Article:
Another illegal graduates, proudly waving the flag of the country he'd do anything not to be sent back to

It's spring graduations these days, and out come the illegals, proudly waving the flags of the nations they don't want to be sent back to.

That was the case again in San Diego, where one illegal immigrant, Javier Diego Jacinto, wildly waved the Mexican flag at his graduation from San Diego State University, touting his status as a DACA recipient, and gave interviews for the television cameras. He's not the first. Remember her?

Here's my camera screen grab from what I saw on television last night on the NBC7 San Diego report:

Here's the NBC7 write-up.

A San Diego County resident and DACA recipient who’s worked several jobs to pay his way through college achieved part of his dream Tuesday when he graduated from San Diego State University.

Javier Diego Jacinto, 22 – proudly flying a Mexican flag – walked across the stage at Petco Park during SDSU’s commencement ceremony as his family cheered from the stands.

Which is pretty much the height of ingratitude. Who teaches a kid like that to go wave the Mexican flag instead of the American one after graduating at taxpayer expense from a U.S. university? Who knows of immigrants who came legally who would do that? I don't. Most are thrilled to have changed their nationality and many want nothing to do with the places they left, and embrace their Americanism as a gift from heaven. Not this kid. He'd rather wave the Mexican flag once he's gotten a chance to get on camera as if to wave in Americans' faces that he's gotten away with something.

Nobody's asking him about it, of course, not in the press, despite the obvious messaging. And he's not the first. Years ago, when Indira Esparza waved her Mexican flag of triumph as a DACA recipient at her state-school graduation with a gut major in tow, there was public outrage and even columnist Ruben Navarrette condemned her lack of "manners" and called it a lost opportunity to show good character. He was thinking about illegals' obligation to win Americans over. This kid, though, doesn't seem to think illegals need to win anyone over anymore. He's entitled, see, we owe him.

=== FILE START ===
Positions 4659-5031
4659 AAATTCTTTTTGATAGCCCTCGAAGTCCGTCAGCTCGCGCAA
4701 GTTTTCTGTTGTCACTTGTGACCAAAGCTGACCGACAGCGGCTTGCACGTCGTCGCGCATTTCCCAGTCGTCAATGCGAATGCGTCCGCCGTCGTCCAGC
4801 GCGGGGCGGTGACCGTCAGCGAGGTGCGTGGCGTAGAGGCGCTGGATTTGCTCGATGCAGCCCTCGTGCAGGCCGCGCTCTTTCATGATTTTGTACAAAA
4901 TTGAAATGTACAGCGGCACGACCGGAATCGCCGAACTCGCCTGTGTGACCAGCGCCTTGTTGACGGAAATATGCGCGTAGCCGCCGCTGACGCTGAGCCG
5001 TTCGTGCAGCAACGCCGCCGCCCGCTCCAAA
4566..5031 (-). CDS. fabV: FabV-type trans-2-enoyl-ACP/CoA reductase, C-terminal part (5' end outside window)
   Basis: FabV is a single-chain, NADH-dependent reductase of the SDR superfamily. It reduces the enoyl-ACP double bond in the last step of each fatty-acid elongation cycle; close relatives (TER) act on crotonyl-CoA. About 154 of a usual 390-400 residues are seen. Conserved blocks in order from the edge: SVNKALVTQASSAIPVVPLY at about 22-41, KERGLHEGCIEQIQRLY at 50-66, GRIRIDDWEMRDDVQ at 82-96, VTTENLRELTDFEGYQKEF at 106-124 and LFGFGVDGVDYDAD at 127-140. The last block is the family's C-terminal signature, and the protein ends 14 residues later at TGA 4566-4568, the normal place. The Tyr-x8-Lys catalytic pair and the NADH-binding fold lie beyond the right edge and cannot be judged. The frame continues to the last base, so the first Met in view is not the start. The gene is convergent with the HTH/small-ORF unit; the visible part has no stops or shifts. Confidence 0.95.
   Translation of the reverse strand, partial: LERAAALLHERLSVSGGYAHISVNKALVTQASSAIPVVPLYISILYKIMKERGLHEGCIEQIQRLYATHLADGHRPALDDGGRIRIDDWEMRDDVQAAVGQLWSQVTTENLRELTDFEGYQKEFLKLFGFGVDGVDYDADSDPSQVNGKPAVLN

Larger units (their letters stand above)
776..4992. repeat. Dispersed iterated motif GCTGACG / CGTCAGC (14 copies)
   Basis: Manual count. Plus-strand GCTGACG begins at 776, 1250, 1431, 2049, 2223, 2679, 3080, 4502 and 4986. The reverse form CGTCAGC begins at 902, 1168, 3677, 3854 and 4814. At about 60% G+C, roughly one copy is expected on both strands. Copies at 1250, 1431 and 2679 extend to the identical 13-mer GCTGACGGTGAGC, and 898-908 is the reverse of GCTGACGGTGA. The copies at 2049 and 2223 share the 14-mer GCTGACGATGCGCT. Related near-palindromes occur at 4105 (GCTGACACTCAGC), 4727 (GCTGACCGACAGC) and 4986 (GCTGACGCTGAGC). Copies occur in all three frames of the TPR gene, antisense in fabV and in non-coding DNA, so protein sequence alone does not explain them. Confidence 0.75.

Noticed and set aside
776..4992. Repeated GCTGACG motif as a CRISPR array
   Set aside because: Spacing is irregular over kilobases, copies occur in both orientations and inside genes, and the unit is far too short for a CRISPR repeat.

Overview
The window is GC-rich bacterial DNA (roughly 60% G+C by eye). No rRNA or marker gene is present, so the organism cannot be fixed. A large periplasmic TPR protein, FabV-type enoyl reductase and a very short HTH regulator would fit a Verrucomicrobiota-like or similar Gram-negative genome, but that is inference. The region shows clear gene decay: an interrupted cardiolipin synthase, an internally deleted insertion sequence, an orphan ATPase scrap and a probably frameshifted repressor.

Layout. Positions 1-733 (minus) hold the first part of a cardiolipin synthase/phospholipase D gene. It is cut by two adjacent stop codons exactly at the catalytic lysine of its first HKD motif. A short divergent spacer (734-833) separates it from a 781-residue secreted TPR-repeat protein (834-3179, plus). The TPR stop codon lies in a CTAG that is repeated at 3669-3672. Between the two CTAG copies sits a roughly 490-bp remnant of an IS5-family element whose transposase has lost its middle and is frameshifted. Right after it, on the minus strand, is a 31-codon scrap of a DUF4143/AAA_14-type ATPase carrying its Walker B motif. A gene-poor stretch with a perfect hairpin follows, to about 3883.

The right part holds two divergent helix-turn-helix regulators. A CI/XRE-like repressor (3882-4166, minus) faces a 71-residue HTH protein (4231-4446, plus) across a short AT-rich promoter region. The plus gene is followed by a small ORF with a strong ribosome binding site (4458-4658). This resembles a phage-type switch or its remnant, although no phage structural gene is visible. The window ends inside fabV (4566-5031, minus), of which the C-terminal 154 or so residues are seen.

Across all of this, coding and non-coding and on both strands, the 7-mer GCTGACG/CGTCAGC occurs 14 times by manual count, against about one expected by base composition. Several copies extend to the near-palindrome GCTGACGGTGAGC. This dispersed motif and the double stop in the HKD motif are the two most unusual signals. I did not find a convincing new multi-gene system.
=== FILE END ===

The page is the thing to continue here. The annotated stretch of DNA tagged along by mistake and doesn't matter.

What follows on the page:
Yet the truth is, it is the other way around. Facts emerged about Esparza's cushy ride as an undocumented student from La Jolla's prestigious Preuss school, and all the cash and goodies she managed to get for being here illegally, including her placement at UCSD, which took the place of another U.S. student. Instead of thanking California's taxpayers for their largesse, she waved the Mexican flag in their faces, as did this kid, who now does it unremarkably.

And there's a lot being hidden from this kid's story about why he's here and where he comes from. The press would have you think it's all a sob story so we naturally "owe" him, but that's hardly the case.

One: His parents were economic migrants who entered the U.S. illegally, not people escaping political persecution as today's asylum seekers all claim, line cutters ahead of the legal immigrants, going first as the law-abiding awaited, profiting off breaking the law.

“They left their life in another place so that I could aspire to do bigger things --- things that they didn’t get to do,” he explained.

Two: His family was hardly dirt-poor even in the state of Morelos, Mexico, where he says he's from:

Morelos, with its big city of Cuernavaca, is Mexico's third largest in terms of population, with 1.8 million people, an 86% urbanization rate, and $11,613 per capita income. It's the home to car and car-part manufacturing plants according to OECD data, which is a heckuvua lot richer than, say, Honduras, where per capita income runs around $1,000. According to Knoema, a private corporate intelligence firm, only 6,421 Morelos residents out of 1.8 million left the state for another country in 2020, a sharp spike from previous years when far fewer did, according to their chart, and may presumably include the year this kid's parents left with him and his siblings 14 years ago.

Here's the state of Morelos, Mexico, on Wikipedia, where he says he's from:

Due to its location near Mexico City, the state has one of the lower rates of economic marginalization, ranking 20th of 33 units in economic marginalization, based on housing and education. The most urbanized areas of the state are the strongest economically, with the least urbanized being the poorest. Two of the factors in the development of the state's economy since the 1960s are the opening of the Mexico City-Acapulco highway through the state in 1952 and the creation of the Civac (Ciudad Industrial Valle de Cuernavaca) industrial complex in 1965. This concentrated the population growth into the northern part of the state. 

...and...